Solid-phase synthesis of 89 polyamine-based cationic lipids for DNA delivery to mammalian cells

Chemistry. 2004 Jan 23;10(2):463-73. doi: 10.1002/chem.200305232.


The ability of non-viral gene delivery systems to overcome extracellular and intracellular barriers is a critical issue for future clinical applications of gene therapy. In recent years much effort has been focused on the development of a variety of DNA carriers, and cationic liposomes have become the most common non-viral gene delivery system. Solid-phase synthesis was used to produce three libraries of polyamine-based cationic lipids with diverse hydrophobic tails. These were characterised, and structure-activity relationships were determined for DNA binding and transfection ability of these compounds when formulated as cationic liposomes. Two of the cationic lipids produced high-efficiency transfection of human cells. Surprisingly, these two compounds were from the library with two headgroups and one aliphatic tail, a compound class regarded as detergent-like and little investigated for transfection. These cationic lipids are promising reagents for gene delivery and illustrate the potential of solid-phase synthesis methods for lipoplex discovery.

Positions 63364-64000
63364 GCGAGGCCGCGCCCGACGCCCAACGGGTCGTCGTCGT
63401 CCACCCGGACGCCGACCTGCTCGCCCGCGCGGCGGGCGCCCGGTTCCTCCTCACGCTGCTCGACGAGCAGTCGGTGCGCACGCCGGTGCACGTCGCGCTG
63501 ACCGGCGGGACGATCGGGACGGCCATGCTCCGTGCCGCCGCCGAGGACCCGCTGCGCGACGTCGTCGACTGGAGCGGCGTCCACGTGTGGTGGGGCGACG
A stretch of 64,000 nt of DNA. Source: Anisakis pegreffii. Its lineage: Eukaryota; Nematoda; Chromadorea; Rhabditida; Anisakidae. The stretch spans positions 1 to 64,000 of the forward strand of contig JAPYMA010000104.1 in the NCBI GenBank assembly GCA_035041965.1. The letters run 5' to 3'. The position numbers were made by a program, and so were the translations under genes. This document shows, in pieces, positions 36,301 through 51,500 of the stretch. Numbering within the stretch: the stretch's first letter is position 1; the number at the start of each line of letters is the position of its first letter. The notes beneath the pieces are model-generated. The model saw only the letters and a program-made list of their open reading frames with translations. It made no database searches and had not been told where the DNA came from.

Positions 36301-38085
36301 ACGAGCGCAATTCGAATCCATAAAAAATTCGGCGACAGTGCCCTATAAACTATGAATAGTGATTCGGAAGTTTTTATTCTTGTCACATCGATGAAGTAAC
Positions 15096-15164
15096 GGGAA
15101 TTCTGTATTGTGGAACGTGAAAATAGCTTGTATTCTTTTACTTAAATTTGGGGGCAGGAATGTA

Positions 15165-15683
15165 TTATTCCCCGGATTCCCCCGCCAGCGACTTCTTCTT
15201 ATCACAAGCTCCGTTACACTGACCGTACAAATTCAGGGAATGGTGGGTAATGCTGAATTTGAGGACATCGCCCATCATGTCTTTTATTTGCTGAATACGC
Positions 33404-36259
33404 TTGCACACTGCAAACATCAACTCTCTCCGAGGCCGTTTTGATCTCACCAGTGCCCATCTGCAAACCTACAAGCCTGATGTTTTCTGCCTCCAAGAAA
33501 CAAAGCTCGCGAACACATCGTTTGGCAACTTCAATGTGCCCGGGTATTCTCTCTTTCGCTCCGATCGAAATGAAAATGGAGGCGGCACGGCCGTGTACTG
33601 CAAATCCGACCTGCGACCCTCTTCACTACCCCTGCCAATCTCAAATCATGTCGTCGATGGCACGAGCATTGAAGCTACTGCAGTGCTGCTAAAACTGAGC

Publication types

  • Research Support, Non-U.S. Gov't

MeSH terms

  • Binding Sites
  • Cations / chemical synthesis
  • Cations / toxicity
  • Cell Line
  • Cell Survival / drug effects
  • DNA / drug effects
  • DNA / metabolism*
  • Genetic Vectors / chemical synthesis*
  • Genetic Vectors / pharmacology
  • Genetic Vectors / toxicity
  • Guanidine / chemistry
  • Humans
  • Lipids / chemical synthesis*
  • Lipids / toxicity
  • Molecular Structure
  • Plasmids / drug effects
  • Plasmids / metabolism
  • Polyamines / chemical synthesis
  • Polyamines / chemistry*
  • Structure-Activity Relationship
  • Transfection / methods*


  • Cations
  • Lipids
  • Polyamines
  • DNA
  • Guanidine